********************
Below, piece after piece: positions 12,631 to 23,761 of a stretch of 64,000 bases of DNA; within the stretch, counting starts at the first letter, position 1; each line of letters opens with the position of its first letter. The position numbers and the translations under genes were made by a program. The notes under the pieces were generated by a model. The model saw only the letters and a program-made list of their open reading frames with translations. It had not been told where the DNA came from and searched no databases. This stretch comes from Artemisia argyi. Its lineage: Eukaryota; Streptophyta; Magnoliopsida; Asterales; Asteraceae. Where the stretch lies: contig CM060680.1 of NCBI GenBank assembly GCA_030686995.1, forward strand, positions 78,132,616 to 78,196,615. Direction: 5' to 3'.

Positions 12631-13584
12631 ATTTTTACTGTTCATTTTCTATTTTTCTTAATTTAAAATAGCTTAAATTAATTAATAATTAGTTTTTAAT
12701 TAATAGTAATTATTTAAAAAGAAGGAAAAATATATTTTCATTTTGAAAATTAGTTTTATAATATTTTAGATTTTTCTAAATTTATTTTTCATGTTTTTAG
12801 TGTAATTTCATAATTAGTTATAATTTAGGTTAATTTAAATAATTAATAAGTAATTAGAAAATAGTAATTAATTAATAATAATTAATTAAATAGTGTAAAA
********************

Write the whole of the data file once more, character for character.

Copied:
Below, piece after piece: positions 12,631 to 23,761 of a stretch of 64,000 bases of DNA; within the stretch, counting starts at the first letter, position 1; each line of letters opens with the position of its first letter. The position numbers and the translations under genes were made by a program. The notes under the pieces were generated by a model. The model saw only the letters and a program-made list of their open reading frames with translations. It had not been told where the DNA came from and searched no databases. This stretch comes from Artemisia argyi. Its lineage: Eukaryota; Streptophyta; Magnoliopsida; Asterales; Asteraceae. Where the stretch lies: contig CM060680.1 of NCBI GenBank assembly GCA_030686995.1, forward strand, positions 78,132,616 to 78,196,615. Direction: 5' to 3'.

Positions 12631-13584
12631 ATTTTTACTGTTCATTTTCTATTTTTCTTAATTTAAAATAGCTTAAATTAATTAATAATTAGTTTTTAAT
12701 TAATAGTAATTATTTAAAAAGAAGGAAAAATATATTTTCATTTTGAAAATTAGTTTTATAATATTTTAGATTTTTCTAAATTTATTTTTCATGTTTTTAG
12801 TGTAATTTCATAATTAGTTATAATTTAGGTTAATTTAAATAATTAATAAGTAATTAGAAAATAGTAATTAATTAATAATAATTAATTAAATAGTGTAAAA